Staycation: Britons are missing out on some of the UK’s most popular attractions

Britons may be missing out on some of the biggest attractions in the country. A new study has revealed some incredible results, with Britons not visiting, or even having heard of some of the top UK attractions.

Fifty-seven percent of Britons have not been to the Tower and 70 percent never visited St Paul’s.

The research by global expert in family holiday rentals Vrbo® is surprising.

Less than a third of Britons have been to the British Museum, an attraction that draws in 6.2 million visitors a year from all over the world.

With six million visitors, Stratford-Upon-Avon is a very popular tourist destination.


But the birthplace of Shakespeare isn’t high on Britons’ list of places to go.

Only three in 10 made the trip.

A quarter Britons have been to Chester Zoo.

The zoo, however, is the third most visited paid attraction in the UK.

Even Harry Potter attractions are overlooked by Britons.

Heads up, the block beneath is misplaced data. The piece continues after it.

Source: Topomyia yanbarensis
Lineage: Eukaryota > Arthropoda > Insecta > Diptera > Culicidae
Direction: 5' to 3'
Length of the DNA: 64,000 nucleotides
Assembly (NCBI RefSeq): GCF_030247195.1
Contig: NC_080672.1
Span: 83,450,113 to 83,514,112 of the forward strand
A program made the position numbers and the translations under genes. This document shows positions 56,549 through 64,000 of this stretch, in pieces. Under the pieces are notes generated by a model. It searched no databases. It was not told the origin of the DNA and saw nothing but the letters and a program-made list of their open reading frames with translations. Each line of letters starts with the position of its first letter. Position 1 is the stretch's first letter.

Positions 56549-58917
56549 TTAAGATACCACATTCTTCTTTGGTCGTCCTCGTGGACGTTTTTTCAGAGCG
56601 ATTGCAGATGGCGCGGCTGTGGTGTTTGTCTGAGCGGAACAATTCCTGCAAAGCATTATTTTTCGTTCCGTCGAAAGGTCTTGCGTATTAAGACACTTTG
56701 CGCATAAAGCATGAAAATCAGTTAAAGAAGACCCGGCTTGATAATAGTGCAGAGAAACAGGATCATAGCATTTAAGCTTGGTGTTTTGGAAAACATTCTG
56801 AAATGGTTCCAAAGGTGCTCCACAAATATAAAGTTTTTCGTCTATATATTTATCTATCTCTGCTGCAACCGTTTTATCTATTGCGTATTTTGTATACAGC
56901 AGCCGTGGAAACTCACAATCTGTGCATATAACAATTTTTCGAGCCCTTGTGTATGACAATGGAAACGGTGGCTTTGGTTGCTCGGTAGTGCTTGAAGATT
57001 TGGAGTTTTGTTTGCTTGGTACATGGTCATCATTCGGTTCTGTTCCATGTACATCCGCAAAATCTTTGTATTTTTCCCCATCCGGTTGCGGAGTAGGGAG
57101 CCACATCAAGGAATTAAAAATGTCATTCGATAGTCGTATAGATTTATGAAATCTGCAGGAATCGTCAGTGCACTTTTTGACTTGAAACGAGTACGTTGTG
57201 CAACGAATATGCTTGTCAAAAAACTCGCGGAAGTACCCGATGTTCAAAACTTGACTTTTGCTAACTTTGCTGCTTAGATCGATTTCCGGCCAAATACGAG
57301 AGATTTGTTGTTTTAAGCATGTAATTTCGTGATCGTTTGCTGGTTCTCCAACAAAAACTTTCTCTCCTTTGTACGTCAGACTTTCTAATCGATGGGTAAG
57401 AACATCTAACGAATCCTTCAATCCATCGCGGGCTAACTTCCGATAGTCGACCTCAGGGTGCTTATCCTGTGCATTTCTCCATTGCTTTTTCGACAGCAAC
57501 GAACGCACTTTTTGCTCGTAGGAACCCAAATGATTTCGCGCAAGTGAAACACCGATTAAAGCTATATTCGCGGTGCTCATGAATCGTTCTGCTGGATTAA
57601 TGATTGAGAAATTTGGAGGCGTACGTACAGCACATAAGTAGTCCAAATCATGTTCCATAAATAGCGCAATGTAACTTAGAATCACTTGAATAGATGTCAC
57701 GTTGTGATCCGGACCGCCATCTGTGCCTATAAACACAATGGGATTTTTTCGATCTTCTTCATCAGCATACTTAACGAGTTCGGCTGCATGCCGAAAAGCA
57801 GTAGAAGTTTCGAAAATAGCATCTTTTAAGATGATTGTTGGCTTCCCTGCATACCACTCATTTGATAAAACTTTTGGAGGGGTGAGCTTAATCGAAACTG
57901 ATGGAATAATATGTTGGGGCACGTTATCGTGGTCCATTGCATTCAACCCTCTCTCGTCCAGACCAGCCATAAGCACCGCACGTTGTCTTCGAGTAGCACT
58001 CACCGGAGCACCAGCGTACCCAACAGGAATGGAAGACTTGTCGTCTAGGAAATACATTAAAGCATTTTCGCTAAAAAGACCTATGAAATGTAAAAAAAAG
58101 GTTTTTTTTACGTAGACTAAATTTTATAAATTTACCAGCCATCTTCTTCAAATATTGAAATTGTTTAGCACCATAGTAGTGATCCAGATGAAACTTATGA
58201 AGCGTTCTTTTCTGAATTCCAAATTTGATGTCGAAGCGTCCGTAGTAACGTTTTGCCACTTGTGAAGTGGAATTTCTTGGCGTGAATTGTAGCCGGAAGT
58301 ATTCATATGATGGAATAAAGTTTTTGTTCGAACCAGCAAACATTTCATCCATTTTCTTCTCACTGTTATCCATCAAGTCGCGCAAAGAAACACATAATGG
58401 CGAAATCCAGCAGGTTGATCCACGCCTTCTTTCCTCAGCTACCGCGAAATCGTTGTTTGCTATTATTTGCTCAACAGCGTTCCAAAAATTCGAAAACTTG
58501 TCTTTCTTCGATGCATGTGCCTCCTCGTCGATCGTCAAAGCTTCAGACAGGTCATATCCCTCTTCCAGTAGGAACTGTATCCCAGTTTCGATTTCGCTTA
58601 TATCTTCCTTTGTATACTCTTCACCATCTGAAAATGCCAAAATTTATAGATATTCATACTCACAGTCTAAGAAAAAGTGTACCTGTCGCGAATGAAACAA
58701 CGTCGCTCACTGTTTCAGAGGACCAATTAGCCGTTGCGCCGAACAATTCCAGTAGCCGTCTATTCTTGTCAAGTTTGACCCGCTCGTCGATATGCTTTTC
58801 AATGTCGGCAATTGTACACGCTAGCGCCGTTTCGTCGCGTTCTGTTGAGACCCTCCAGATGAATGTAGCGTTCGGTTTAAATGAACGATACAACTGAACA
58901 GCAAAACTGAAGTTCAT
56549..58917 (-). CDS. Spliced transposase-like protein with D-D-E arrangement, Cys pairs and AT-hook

Lacock Abbey and its ‘Hogwarts’ corridors was the set of the first two Harry Potter films.

However, only 13 percent of Britons had heard of it.

One of the least popular, Titanic Belfast has only been visited by 4.9 percent of Britons.

Unknown by 84 percent of the population, Cliveden House was the setting for Sherlock Holmes and Meghan Markle even spent her last night as a singleton there before marrying Prince Harry.

Britons seem to crave the outdoors and have expressed a wish to see more of the country’s natural wonders.

The Fairy Pools on the Isle of Skye in Scotland came out on top as the number one place Britons would consider adding to their bucket lists.

The Blue Lagoon in Abereiddy, Wales was another popular choice despite being the third least visited attraction in the UK.

Bucket list items also include Dorset’s Jurassic Coast, the Cheddar Gorge Caves in Somerset and Lake Windermere in Cumbria.

Daily Express

The Daily Express is a daily national middle-market tabloid newspaper in the United Kingdom. Published in London, it is the flagship of Express Newspapers, owned by publisher Reach plc. It was first published as a broadsheet in 1900 by Sir Arthur Pearson. Its sister paper, the Sunday Express, was launched in 1918.

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